Gordon W. Gahan left Columbia University in 1962 to devote his life to photography. Within three years, he became the youngest bureau chief in UPI history, covering the city of Minneapolis. In 1967 he was drafted by the United States Army and volunteered for photo assignments in Vietnam.
Photographs Gahan shot for the Army Digest depicted men at the front lines of war. During his tour, some of his images were sold to Time and Newsweek under assumed names. He received two Bronze Stars and a Purple Heart in less than a year.
Gahan began working for the National Geographic Society in 1969. During his years with the Society, he photographed 16 major articles and five books. He received numerous awards for excellence, including Picture of the Year in 1973. And his work graced the cover of National Geographic many times. He was an extremely sensitive photographer who believed in pictures that were revealing but not invasive.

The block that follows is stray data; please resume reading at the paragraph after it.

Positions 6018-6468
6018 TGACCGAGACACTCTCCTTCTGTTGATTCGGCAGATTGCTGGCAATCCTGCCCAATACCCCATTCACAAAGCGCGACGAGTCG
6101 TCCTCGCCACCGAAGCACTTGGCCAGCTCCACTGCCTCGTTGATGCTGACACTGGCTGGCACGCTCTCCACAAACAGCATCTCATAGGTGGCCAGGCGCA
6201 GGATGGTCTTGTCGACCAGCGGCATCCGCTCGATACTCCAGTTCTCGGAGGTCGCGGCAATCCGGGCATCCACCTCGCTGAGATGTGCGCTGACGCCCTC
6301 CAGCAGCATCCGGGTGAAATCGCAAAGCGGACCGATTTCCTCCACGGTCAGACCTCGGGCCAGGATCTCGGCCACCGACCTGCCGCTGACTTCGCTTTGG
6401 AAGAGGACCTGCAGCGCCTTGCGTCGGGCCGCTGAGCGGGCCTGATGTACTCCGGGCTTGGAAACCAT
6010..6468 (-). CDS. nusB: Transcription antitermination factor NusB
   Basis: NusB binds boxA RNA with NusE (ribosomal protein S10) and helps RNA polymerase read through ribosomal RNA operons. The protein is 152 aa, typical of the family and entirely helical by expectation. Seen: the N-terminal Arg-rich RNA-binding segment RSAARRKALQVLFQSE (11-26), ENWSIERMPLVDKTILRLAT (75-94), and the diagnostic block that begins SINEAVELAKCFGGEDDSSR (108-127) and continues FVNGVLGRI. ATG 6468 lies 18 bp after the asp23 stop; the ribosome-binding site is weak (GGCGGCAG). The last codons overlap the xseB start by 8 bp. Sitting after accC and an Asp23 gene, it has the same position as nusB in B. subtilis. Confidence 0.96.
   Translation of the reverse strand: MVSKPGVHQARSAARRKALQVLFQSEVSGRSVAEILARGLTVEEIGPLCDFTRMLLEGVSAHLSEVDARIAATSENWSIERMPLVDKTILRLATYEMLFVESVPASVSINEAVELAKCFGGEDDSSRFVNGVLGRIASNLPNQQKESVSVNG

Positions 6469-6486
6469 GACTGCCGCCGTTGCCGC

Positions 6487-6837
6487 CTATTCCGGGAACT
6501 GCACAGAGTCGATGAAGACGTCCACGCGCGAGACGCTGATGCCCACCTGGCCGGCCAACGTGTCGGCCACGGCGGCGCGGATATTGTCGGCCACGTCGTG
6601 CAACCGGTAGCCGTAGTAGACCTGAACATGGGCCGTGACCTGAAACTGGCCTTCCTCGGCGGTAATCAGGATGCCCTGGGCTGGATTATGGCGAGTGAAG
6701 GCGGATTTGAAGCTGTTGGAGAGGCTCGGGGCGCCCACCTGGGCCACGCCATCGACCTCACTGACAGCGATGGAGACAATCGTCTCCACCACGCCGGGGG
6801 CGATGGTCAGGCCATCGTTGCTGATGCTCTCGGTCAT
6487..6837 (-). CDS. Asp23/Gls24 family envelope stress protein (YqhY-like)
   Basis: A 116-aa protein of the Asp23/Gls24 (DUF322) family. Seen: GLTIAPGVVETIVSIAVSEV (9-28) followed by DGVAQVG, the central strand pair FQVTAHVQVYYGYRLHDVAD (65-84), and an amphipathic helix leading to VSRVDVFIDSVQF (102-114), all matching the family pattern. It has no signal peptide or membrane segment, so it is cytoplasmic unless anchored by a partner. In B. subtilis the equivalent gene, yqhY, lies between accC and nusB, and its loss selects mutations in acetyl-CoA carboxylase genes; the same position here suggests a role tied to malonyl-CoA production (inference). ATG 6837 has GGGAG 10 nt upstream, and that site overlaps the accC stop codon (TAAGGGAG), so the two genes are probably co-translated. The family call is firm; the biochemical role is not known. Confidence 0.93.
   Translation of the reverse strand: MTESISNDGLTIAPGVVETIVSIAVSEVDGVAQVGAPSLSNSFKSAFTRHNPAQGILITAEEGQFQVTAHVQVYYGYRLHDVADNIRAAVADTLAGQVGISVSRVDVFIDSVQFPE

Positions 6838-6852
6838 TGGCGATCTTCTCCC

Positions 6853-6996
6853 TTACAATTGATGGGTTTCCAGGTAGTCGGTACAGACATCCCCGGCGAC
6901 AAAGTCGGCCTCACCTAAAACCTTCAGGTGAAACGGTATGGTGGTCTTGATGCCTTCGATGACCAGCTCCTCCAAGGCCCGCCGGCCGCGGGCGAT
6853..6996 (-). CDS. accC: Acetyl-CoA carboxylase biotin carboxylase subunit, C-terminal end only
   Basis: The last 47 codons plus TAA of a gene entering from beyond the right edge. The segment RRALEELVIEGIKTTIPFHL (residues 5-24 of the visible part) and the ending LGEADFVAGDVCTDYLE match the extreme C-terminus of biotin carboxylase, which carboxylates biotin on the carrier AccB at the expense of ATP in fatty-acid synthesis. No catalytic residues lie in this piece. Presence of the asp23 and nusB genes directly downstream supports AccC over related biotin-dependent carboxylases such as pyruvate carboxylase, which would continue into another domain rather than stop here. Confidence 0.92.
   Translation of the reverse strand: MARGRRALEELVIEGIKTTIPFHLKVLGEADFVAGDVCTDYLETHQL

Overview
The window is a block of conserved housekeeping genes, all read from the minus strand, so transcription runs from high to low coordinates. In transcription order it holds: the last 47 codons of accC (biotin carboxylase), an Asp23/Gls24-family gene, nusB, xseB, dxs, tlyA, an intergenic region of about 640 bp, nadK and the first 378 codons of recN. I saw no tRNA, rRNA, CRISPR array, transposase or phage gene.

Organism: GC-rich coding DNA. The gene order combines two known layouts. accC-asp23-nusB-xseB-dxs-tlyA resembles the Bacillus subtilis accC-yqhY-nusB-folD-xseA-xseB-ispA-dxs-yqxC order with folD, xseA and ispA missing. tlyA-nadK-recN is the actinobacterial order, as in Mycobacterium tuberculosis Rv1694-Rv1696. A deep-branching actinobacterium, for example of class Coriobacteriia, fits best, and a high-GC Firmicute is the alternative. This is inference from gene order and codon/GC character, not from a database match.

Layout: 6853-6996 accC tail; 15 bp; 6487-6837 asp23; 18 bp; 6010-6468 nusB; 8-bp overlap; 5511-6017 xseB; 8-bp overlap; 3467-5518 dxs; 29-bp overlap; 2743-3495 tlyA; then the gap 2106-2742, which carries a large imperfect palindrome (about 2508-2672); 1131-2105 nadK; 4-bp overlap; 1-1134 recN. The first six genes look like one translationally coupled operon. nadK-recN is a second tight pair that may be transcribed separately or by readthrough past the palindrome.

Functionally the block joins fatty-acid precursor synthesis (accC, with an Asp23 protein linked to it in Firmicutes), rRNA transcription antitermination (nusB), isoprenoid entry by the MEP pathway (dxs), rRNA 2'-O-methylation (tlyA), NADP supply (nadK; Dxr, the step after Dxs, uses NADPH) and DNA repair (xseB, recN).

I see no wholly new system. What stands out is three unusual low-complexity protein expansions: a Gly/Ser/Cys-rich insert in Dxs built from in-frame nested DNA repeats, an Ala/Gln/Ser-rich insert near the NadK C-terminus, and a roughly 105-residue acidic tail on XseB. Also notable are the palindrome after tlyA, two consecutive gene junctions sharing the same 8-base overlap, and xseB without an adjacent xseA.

Gordon Gahan died in a helicopter crash in 1983.
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